By Tom Still
Imagine this scenari An angel investor hears or reads a pitch from XYZ Software, a local start-up company. He expresses interest in investing in return for a share of the company.
Jane App-head, one of the company’s founders, says her team would be happy to talk…but the federal Securities and Exchange Commission first requires a little paperwork. That includes a mix of the following:
■ A copy of the angel’s tax returns to be kept on file by the company.
■ A letter stating the angel has a “reasonable expectation” of reaching a prescribed income level in the current year.
■ Documents proving that all of the angel’s personal assets and liabilities are disclosed.
■ A third-party letter from a lawyer, accountant or broker affirming the investor is “accredited” under SEC rules…and updated every three months.
Welcome to the SEC’s tortured rule-making process for the federal “Jumpstart Our Business Startups” act. Dubbed the JOBS Act, the legislation was passed by Congress and signed into law by President Barack Obama more than a year ago.
Perhaps the law should be renamed the “Jeopardizing Our Business Startups” act because that’s precisely what the SEC rules will do if the nation’s angel capital industry is buried under a mound of invasive and unnecessary paperwork.
Read this commentary in the Milwaukee Journal Sentinel here.
SEC misses the memo
For decades, the nation’s 200,000 or so angel investors have self-certified as individuals or through organized angel groups that they meet all the legal rules — primarily, income and asset tests — that allow them to risk their own money in a venture that is not a “public offering.” In other words, they are affirming they have enough spare cash to invest in small, privately held firms.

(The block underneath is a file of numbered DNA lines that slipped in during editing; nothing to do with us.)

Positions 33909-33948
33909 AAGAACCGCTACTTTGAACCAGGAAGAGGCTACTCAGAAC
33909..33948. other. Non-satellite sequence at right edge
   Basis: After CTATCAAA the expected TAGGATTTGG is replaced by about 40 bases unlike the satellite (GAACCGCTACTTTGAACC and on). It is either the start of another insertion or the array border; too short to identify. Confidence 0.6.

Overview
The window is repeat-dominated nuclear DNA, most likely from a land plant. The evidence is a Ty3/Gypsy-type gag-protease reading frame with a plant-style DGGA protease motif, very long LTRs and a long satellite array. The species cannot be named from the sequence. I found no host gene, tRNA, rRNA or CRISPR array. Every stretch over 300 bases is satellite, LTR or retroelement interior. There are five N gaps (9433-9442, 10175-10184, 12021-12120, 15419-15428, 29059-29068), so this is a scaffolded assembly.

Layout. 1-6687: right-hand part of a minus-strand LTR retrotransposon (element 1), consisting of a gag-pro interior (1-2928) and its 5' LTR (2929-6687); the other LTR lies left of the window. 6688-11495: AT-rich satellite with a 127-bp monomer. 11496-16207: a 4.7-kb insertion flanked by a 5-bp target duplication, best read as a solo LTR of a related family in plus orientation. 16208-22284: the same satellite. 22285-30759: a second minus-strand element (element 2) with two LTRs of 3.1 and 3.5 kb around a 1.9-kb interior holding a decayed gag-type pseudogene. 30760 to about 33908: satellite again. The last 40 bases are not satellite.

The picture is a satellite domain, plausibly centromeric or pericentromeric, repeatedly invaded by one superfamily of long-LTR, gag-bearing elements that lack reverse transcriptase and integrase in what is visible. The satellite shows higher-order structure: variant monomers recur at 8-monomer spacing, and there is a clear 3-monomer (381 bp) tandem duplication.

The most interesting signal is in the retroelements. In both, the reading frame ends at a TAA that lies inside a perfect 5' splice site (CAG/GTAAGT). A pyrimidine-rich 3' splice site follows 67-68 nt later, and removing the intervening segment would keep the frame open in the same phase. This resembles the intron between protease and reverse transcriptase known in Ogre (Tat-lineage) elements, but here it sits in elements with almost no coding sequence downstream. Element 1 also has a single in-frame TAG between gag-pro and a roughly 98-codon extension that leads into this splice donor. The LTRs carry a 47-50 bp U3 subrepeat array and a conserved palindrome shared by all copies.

The system works. Those 200,000 angels invested about $23 billion in 2012 in roughly 66,000 start-up companies, from the most complex technology firms to mom-and-pop stores. That $23 billion represents 90% of the equity such start-ups get from sources other than themselves, friends and family.
Given the role of angel investors in the nation’s start-up economy — a phenomenon also evident in Wisconsin — Congress thought it would make sense to end federal prohibitions on the “general solicitation” of capital for privately offered securities. If it became easier to invest and to attract investment dollars, Congress reasoned, more dollars would flow to job-producing start-ups.
Apparently, the SEC rule-makers missed the memo on congressional and presidential intent.
The SEC is proposing to replace self-certification with a general solicitation verification process. It would require most individuals who want to be considered “accredited investors” to provide detailed financial information to entrepreneurs, either directly or through a third party. The rules would take effect Sept. 23, unless blocked or modified.
“The JOBS Act sought to empower the smallest businesses,” wrote the chairmen of two House of Representatives subcommittees in a letter to SEC Chairwoman Mary Jo White. “After violating the legally required implementation deadline for over a year, the commission now proposes to disregard the intent (of the law) by vastly expanding the regulatory burden for (investors).”
In a guest column for the Wall Street Journal, the chairman of the Angel Capital Association predicted early-stage investors “will flee rather than agree to this invasion of their privacy.”
“No angel investor I know would show their finances to an entrepreneur or other issuer of a private security,” wrote David Verrill, chairman of the ACA and founder of Hub Angels in Boston. “Third-party verification also is costly, invasive and burdensome. This financial information in the hands of a (private security) issuer is subject to far more potential for fraud and abuse than could ever emerge from self-certification.”
The potential danger extends to entrepreneurs. Under a proposed SEC rule, entrepreneurs themselves could be subject to more paperwork or risk violating the law. Any start-up that takes part in a public pitch presentation, “demo day” or even some closed events could be sanctioned by the SEC unless they submit certain filings in advance. Those sanctions could come with a Start-up Death Penalty: No fundraising allowed for a year.
Precisely because it’s largely self-regulated and run by people who understand small business, angel investing in the United States works. In Wisconsin alone, angels invested $67million in early stage companies in 2012. Those kinds of investments could evaporate with government overreach. Let’s jump-start more jobs, not jeopardize them.